An order founded by Francis of Assisi* in 1209, when he gave his followers a simple rule advocating a life of apostolic poverty, preaching, and penance. The order was officially recognized when Francis and eleven others went to Rome in 1209 where Innocent III gave his oral approval and the brothers became known as the Order of Friars Minor. At first the primitive rule and the life of Francis provided enough cohesiveness for the order, but as the numbers increased with astonishing rapidity problems of administration became apparent. In 1221 Francis composed a second rule which reflected more the needs of a larger community, but was still not workable. In 1223 the third rule written by Francis and Cesarius of Speyer was confirmed by a papal bull of Honorius III and became known as Regula bullata. This rule maintained some of the spirit of the early rule but was more concerned with the official character of the order and its organization in accordance with church hierarchy. Francis expressed his regret for the loss of the freedom of the early rule in his Testament, which he wrote in 1226 reaffirming the need for a life of apostolic poverty and the imitation of Christ.

The conflict within the order which lasted for almost four centuries arose between those who wished to adhere strictly to the admonitions of the saint and those who felt modification was necessary in the practical administration of a large organization. Elias of Cortona* was instrumental in expanding the order, but was disliked for his worldliness and overbearing methods. During these formative years two schools of thought arose: the zelanti, or Spirituals, wished to follow the rule and Testament to the letter, while the Conventuals advocated moderation. Eventually John XXII decided in favor of the less strict interpretation in 1317-18, causing many Spirituals to rebel and form the schismatic Fraticelli.*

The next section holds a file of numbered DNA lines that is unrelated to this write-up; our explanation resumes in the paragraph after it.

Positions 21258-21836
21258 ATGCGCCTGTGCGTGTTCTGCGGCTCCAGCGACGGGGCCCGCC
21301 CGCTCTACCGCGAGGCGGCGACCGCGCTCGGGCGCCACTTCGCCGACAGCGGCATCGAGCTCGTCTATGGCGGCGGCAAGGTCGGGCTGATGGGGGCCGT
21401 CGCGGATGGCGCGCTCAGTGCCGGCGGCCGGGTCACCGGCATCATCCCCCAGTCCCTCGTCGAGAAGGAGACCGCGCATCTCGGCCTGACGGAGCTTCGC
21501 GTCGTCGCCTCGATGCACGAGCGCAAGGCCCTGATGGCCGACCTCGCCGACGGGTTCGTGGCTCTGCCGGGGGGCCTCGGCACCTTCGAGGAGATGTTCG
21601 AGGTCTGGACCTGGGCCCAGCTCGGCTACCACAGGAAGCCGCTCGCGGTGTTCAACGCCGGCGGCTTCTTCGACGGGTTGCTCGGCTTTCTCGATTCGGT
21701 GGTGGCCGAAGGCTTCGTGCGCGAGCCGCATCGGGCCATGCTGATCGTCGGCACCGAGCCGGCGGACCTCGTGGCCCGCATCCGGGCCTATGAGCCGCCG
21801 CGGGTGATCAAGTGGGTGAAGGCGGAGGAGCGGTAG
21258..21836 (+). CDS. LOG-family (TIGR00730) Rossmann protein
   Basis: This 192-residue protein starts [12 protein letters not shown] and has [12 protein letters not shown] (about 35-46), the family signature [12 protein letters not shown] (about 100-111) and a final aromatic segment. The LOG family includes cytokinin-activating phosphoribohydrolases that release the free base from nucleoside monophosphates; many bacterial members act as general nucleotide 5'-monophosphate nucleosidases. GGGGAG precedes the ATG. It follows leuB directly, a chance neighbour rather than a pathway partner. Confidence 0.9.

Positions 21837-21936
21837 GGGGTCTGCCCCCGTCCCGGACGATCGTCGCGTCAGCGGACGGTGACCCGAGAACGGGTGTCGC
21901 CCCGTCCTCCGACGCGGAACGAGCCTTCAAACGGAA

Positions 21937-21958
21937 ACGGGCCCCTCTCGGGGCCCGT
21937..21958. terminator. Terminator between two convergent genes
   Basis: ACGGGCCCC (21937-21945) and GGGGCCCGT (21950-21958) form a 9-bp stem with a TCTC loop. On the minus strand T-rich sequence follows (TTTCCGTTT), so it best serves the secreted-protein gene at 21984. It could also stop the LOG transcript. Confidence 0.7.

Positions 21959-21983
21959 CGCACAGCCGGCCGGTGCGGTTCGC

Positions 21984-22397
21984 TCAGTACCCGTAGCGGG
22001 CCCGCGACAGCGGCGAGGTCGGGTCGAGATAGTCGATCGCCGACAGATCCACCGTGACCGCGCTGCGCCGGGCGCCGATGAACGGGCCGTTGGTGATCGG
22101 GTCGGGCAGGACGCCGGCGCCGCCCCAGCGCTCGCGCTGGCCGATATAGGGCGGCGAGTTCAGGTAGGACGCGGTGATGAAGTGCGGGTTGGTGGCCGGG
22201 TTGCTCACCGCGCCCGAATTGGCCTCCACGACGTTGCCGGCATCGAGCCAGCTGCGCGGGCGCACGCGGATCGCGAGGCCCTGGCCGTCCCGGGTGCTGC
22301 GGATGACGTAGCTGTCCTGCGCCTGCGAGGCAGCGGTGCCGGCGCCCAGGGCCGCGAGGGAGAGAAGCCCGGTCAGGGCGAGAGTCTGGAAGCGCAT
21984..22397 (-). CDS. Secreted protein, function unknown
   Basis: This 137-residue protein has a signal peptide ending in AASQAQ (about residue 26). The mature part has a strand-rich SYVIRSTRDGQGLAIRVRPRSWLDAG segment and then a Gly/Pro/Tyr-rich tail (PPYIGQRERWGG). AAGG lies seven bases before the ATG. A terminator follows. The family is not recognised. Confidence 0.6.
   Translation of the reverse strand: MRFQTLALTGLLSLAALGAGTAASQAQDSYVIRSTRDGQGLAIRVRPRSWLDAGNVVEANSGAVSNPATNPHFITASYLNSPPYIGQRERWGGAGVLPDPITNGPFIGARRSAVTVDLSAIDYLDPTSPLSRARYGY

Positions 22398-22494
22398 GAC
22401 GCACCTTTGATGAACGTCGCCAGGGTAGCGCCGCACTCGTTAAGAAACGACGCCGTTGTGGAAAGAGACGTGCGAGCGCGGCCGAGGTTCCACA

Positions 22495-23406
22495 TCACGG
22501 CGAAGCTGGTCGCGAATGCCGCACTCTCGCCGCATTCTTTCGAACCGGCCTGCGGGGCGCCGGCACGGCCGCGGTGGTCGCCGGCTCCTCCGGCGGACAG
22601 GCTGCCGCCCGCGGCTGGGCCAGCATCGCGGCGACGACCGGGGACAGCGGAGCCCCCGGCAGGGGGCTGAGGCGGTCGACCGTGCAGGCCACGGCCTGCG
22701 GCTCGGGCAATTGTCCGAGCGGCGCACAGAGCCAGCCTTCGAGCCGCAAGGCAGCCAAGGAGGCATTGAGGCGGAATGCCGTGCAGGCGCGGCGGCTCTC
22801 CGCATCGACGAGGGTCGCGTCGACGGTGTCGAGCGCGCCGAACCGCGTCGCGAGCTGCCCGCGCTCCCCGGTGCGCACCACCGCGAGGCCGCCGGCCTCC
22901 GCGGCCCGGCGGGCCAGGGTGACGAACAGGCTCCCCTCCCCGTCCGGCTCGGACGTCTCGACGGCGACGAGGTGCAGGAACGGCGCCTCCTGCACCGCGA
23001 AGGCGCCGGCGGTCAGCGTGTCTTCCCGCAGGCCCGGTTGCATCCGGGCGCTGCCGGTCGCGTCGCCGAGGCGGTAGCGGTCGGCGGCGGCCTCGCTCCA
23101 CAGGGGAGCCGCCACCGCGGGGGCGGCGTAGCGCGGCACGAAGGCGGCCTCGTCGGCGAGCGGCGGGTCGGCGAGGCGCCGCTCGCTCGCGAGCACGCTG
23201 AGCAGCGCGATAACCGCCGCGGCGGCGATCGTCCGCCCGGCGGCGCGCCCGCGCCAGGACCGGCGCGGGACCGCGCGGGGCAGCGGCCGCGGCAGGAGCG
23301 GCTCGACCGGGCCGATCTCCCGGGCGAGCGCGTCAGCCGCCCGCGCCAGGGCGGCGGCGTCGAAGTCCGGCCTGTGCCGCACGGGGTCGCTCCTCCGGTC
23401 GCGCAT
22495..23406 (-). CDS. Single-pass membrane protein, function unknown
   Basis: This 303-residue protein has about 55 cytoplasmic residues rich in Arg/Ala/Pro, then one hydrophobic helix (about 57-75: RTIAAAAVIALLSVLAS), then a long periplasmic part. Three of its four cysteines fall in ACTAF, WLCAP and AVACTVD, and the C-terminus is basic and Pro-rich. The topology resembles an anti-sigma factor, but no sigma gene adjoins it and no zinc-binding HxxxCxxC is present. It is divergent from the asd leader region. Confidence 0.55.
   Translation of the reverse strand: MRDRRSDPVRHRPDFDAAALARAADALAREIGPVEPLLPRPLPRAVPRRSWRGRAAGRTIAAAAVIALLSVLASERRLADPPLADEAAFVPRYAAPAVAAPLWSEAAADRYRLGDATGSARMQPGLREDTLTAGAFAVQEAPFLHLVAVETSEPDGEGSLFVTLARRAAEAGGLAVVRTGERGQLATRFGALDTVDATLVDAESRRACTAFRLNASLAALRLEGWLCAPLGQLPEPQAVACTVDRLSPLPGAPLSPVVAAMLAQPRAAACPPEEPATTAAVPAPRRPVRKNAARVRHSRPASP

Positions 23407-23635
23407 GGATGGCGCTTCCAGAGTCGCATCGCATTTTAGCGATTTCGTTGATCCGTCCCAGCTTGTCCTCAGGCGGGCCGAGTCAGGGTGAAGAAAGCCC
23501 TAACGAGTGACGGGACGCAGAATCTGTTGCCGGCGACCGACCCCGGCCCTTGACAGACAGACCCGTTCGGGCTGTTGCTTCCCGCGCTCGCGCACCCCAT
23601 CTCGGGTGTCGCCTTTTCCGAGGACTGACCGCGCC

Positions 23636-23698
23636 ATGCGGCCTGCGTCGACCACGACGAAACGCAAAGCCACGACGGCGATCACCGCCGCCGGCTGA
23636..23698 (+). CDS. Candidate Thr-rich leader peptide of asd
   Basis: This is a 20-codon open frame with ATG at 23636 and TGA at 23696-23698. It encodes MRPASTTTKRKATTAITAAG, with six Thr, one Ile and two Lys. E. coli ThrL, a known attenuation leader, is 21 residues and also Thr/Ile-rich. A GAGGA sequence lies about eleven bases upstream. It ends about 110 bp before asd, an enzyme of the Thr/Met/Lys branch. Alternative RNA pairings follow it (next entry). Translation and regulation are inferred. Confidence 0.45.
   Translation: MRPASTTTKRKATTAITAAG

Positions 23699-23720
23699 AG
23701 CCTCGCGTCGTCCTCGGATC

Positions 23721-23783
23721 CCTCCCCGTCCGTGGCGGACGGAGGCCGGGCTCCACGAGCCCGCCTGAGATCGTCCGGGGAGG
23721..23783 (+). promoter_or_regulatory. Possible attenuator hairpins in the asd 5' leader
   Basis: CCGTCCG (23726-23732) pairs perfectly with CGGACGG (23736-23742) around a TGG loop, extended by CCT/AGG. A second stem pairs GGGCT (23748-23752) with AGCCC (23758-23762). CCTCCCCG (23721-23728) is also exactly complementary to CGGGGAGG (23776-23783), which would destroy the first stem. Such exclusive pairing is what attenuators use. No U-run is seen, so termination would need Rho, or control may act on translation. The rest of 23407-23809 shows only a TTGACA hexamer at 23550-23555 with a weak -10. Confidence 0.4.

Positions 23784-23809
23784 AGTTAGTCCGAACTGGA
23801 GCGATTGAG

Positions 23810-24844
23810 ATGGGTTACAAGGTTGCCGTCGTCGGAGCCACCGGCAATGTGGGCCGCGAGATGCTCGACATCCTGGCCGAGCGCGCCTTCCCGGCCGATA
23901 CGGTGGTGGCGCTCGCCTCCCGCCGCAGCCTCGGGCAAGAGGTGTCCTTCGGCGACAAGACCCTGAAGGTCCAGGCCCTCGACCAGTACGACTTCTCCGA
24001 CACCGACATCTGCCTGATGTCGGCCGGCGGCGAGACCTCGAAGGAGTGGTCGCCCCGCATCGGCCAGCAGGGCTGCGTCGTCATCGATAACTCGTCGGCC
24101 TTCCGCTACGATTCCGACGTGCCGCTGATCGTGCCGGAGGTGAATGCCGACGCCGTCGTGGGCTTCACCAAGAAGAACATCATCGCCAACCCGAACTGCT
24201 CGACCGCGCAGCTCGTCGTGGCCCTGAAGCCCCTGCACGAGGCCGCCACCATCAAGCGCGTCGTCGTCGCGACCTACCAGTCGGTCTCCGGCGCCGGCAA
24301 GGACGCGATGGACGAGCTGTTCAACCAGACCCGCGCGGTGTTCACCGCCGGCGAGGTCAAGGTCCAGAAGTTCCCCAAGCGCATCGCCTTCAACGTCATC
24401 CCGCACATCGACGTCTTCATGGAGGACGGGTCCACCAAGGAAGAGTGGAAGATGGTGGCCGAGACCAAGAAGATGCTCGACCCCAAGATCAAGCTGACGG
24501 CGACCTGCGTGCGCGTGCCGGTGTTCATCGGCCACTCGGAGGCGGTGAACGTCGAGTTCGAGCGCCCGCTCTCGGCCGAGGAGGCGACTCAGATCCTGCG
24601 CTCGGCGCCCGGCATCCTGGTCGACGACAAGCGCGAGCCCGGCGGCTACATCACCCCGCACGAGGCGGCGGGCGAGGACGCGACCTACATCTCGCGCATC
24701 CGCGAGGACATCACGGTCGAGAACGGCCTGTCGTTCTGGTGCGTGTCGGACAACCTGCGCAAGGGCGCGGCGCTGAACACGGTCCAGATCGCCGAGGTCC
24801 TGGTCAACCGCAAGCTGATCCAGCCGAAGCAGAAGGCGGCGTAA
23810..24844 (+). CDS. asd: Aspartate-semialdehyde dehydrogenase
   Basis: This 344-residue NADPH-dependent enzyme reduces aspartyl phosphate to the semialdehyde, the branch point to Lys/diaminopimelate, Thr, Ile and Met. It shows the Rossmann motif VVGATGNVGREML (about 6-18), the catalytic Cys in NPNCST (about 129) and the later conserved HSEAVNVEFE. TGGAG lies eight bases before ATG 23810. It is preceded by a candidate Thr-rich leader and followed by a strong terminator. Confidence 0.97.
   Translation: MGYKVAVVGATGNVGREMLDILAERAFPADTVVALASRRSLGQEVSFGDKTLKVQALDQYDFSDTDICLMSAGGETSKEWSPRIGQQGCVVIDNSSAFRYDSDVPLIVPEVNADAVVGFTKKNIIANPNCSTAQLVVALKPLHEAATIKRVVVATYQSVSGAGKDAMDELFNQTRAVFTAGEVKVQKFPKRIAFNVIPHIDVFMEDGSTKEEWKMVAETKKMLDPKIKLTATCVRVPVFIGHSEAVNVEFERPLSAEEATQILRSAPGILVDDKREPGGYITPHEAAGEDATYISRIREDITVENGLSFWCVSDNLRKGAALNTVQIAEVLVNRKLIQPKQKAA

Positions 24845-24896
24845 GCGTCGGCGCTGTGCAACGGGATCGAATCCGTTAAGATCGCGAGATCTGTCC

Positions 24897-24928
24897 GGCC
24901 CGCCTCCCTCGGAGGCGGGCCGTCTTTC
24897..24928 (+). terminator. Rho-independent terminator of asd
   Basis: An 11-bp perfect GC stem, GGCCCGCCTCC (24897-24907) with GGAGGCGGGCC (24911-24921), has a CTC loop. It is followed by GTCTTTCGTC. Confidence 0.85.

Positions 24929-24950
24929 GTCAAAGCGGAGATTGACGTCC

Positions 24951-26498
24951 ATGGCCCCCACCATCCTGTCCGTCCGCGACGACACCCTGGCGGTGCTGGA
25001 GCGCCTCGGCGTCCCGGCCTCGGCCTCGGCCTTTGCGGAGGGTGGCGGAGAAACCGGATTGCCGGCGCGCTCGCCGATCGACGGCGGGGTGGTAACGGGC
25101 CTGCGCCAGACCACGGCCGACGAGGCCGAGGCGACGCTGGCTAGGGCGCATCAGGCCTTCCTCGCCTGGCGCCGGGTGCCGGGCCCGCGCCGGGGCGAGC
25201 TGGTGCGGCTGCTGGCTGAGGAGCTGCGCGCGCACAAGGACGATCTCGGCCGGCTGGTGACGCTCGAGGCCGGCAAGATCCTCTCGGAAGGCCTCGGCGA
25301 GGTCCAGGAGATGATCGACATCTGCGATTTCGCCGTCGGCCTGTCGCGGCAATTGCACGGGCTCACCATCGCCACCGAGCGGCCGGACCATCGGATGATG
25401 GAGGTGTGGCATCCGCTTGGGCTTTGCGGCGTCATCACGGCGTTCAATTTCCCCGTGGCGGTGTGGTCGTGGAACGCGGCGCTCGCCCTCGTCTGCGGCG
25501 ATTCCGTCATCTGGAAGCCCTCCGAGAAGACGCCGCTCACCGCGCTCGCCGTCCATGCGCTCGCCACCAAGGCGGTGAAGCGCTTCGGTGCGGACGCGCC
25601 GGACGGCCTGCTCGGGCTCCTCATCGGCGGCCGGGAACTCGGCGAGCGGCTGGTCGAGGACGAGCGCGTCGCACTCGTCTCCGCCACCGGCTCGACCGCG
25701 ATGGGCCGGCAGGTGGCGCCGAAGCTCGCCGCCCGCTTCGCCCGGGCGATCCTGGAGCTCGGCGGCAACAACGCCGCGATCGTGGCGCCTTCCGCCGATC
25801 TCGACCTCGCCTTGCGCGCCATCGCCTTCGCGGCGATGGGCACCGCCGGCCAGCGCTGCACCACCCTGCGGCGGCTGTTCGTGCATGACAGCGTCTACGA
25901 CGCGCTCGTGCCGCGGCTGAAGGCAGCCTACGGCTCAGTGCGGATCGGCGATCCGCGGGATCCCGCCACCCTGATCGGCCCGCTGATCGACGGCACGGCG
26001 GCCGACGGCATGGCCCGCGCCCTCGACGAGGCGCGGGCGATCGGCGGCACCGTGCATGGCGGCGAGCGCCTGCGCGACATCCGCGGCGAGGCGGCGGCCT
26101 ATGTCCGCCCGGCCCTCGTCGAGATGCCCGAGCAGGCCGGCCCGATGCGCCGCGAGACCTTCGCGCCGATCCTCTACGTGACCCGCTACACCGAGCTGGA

As the Franciscans grew in material wealth, laxity increased and a general decline ensued in the fourteenth century, aided by the Black Death* and the Great Schism.* Reform movements were in force, however, and a group of friars known as the Observants, who wished to live austere lives, were granted ecclesiastical recognition in 1415 and became a separate order in 1517. The Capuchins* also adhered to a doctrine of absolute poverty, adding an eremitical element. Altercations and divisions within the branches continued throughout the next three centuries, and culminated in the decree of Leo XIII which united all the different factions under a uniform constitution in 1897. Today the Franciscans consist of three orders: the Conventuals, the Observants, and the Capuchins.

The Franciscans have contributed much to the development of the Roman Catholic Church. Five of their members have been pope (Nicholas IV, Sixtus IV, Julius II, Sixtus V, Clement XIV). Franciscan scholarship has had great significance (Bonaventure, Duns Scotus, William of Ockham, and numerous educational institutions). The missionary and social work carried out has been outstanding.

See also Poor Clares and Tertiary.

A.G. Little, A Guide to Franciscan Studies (1920); E. Hutton, The Franciscans in England 1224-1538 (1926); R.M. Huber, A Documented History of the Franciscan Order (1944); H. Holzapfel, History of the Franciscan Order (tr. A. Tibesar; 1948); I.C. Brady (ed. and tr.), The Marrow of the Gospel: A Study of the Rule of St. Francis of Assisi (1958).